• The power to inform traditional research based on the most recent results

I have often written about the amount of guesswork that business has traditionally done to create hypotheses about their ideal customer, their purchase triggers and propensities.

With the advent of social intelligence technologies, we have removed the guesswork from identifying customers and their motivations. In fact, we now have the ability to tap even deeper into their behavior to draw out inferences  (in real time) beyond just the purchase.  We let the pieces fall where they may. I have personally seen the merits of social intelligence and its ability to influence business decisions in a very short amount of time.

My early exposure to Big Data:

When I was first exposed to Social Data, I was doing some random searches for my client, Taco Bell.  I found a couple of key forums that bashed the brand about its “mystery meat” with counter claims about the health benefits. As I delved deeper I also found some creative forums where people were willingly posting their “breakfast experiences,” or why they loved the brand. I also found one forum where fans would upload pics depicting creative ways to replicate Taco Bell recipes at home.

Remeber “I love Taco Bell” campaign that was launched sometime ago? This propelled a host of “I love Taco Bell” forum threads. If you search “I love Taco Bell” there are over 27.6 million search results. These results come from sites like DeadspinTumblrGrubstreet to name a few.

At the time these user-generated sites were driving much of the organic traffic for “I love Taco Bell,” not the brand itself. The client was unphased by these findings, convinced by the media team that their core audience did not frequent these sites. The client’s failure to see what was going on below the fold has been a common experience of mine.

But I digress…

Social Intelligence yields different results

The client was conducting their own focus group research at the time and had determined that males 18-28 were the key target demographic for their new products.

I conducted a social audit using multiple algorithms to scrape a multitude of social platforms for answers; my results turned up very different findings. What I found was that females were also strong proponents for the brand.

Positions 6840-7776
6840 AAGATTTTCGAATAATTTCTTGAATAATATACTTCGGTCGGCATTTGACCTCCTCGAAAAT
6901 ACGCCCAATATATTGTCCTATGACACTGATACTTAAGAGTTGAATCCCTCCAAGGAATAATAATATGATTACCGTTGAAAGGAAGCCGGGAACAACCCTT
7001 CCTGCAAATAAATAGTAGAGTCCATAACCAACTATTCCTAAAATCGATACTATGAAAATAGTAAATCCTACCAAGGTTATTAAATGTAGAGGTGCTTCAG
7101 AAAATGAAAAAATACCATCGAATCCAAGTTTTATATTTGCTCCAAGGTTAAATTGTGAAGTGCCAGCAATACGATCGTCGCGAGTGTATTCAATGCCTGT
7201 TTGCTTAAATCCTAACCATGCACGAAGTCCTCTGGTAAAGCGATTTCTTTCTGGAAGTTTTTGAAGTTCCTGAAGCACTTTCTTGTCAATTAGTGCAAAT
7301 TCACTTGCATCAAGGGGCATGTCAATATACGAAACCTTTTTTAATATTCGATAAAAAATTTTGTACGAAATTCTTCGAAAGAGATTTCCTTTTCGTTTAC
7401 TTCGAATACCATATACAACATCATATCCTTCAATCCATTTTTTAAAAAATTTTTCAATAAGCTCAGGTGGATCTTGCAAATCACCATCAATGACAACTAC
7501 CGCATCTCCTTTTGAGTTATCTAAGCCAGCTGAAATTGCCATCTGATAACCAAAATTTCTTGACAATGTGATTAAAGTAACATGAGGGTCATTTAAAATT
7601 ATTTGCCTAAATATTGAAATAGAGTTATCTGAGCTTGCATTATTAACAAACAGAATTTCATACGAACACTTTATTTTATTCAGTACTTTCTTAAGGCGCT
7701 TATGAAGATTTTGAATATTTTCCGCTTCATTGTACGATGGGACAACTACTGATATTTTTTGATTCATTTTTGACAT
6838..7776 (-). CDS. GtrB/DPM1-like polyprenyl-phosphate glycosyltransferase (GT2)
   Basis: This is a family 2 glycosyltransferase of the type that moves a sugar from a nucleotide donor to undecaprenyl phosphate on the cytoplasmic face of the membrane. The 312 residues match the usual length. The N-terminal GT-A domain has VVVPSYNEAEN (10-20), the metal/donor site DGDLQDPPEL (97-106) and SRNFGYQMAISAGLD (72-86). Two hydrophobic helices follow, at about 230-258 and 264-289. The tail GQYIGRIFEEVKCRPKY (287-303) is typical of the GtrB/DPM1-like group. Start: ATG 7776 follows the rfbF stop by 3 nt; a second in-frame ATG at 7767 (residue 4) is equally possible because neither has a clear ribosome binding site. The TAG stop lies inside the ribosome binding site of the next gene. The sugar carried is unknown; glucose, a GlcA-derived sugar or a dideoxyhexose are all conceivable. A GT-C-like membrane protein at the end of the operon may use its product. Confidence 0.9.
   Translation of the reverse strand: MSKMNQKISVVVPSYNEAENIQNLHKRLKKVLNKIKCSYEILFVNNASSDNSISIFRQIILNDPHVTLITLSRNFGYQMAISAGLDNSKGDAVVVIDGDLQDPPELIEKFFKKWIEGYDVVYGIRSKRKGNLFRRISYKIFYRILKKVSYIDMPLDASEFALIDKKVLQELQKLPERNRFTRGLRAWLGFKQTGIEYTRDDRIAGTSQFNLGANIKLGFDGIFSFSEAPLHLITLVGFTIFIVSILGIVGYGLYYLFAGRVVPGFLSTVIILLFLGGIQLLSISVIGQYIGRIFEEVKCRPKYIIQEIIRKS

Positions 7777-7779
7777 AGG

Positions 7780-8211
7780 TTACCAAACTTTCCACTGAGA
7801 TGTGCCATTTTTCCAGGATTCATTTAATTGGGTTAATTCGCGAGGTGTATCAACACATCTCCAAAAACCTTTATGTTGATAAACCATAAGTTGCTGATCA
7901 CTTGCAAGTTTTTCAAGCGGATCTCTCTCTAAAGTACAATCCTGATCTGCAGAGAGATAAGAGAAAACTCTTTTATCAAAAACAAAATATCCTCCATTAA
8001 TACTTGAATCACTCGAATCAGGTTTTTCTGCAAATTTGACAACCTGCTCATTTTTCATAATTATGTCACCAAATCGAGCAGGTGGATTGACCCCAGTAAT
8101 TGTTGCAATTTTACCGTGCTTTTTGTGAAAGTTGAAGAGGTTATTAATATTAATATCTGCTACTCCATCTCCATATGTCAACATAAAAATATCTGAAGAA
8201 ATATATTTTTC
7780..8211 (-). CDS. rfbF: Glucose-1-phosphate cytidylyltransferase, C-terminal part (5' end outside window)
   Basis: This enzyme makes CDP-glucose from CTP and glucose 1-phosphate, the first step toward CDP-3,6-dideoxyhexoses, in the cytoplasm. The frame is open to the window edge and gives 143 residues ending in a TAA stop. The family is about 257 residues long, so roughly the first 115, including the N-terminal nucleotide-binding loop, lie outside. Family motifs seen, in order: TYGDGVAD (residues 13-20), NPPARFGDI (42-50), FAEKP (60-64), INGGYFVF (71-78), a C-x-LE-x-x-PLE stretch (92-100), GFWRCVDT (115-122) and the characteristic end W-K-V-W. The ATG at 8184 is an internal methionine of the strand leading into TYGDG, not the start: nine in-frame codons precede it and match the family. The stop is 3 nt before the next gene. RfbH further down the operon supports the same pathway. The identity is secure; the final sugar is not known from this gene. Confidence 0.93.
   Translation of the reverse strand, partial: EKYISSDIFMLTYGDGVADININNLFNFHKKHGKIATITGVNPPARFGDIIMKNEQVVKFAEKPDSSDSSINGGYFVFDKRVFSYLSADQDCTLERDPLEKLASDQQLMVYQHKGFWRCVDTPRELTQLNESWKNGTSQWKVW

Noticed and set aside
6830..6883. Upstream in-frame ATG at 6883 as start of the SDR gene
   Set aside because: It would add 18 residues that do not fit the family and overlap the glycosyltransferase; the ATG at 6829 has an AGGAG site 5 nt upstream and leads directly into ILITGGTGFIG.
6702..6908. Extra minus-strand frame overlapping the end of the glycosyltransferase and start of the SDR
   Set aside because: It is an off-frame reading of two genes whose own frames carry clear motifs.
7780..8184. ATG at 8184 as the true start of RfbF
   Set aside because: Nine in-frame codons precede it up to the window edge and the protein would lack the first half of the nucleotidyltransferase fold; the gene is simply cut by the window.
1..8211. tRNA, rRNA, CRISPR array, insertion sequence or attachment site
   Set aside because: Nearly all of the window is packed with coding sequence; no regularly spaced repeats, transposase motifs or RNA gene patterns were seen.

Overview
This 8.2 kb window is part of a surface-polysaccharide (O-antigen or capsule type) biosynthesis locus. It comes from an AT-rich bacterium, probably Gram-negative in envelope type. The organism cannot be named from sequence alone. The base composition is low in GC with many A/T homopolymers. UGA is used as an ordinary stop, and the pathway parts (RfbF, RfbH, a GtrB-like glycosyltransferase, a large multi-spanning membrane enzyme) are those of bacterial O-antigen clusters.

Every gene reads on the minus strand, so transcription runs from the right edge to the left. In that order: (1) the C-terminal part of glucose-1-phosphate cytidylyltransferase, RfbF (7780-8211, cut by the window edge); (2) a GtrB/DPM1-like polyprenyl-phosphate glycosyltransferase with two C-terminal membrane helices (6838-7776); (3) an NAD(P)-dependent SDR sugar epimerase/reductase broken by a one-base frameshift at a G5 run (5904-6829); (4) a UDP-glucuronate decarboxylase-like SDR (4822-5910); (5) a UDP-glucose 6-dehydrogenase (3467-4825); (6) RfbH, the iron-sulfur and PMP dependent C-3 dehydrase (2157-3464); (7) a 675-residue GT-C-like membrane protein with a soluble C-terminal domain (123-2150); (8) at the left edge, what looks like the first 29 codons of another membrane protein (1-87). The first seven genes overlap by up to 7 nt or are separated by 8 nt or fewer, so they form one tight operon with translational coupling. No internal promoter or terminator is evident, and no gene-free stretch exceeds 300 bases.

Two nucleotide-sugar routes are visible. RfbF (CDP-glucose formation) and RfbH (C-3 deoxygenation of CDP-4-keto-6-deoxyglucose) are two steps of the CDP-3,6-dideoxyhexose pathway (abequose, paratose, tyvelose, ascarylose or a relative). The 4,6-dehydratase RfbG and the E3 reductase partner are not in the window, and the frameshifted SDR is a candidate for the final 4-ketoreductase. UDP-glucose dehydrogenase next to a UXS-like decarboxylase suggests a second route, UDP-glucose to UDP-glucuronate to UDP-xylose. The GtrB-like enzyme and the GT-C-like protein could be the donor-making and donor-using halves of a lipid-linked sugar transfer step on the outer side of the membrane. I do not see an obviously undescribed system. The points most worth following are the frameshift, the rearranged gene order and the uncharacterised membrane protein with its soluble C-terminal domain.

This was based on the findings after the product had been launched in the U.S. In particular, the intelligence had uncovered influencing discussions from Moms who were advocates for the new products as well as Taco Bell. In addition, we were able to extract verbatims (both good and bad) as they related to the campaign launch in the US as well as the receptivity to the product itself.

The ancillary findings revealed customer sentiment as it related to overall service, experience as well as potential communities and discussions where strong advocacy existed.

What social intelligence had been able to do, in this case, was inform the business about current perception of its brand, where the current customers of the product were and why they mattered.  It impacted the marketing decisions when it came to customer definition and messaging strategy.

While Taco Bell was uncomfortable with some of the negative comments about its service and brand, it was able to address franchise service issues that had existed for some time. By understanding current perception as it related to specific products, campaigns, locations, the audit became a resource to arm the business…. beyond just marketing

Can we bottle up social data that easily [so it fits into nicely into a box] ?

Let’s get back to the question that was asked in the beginning, “How do we standardize big data?”

This is what our social intelligence researcher said,

Our data consists of integration of disparate dataset types/sources and collection protocols. In order to provide a singular file of this aggregated data/protocols it would be necessary to develop a standardization of output across and each of our technology vendors in a consistent reporting format.   This is essentially one of the greatest challenges in today’s data economy: harnessing “big data”.  While this is a worthy and long term goal for anyone in an industry leveraging data, standardizing “big data” is a challenge we are ultimately not equipped to undertake.

Like everything else these days, you can’t change things in a vacuum. Eventually it will have impact on other parts of the business as well.

Big data cannot conform to existing research methodologies that easily. The research must transform to accommodate the complexities of this wild west.  Let’s not kid ourselves, it’s because of the current social dynamics that every facet of the business must adapt. Business must also transform.  But that’s another story for another day….

Image Reference: Pixaby

One thought on “Is it Possible to Standardize Big Data?

  1. Joe Cardillo says:

    Rather interesting chicken or egg thing going on. I think there is validity to each approach and we need both, but more importantly we need to access and structure what’s in between. The section where you compare / contrast approaches is the most intriguing, would be interesting at some point to see you lay that out with an example or two.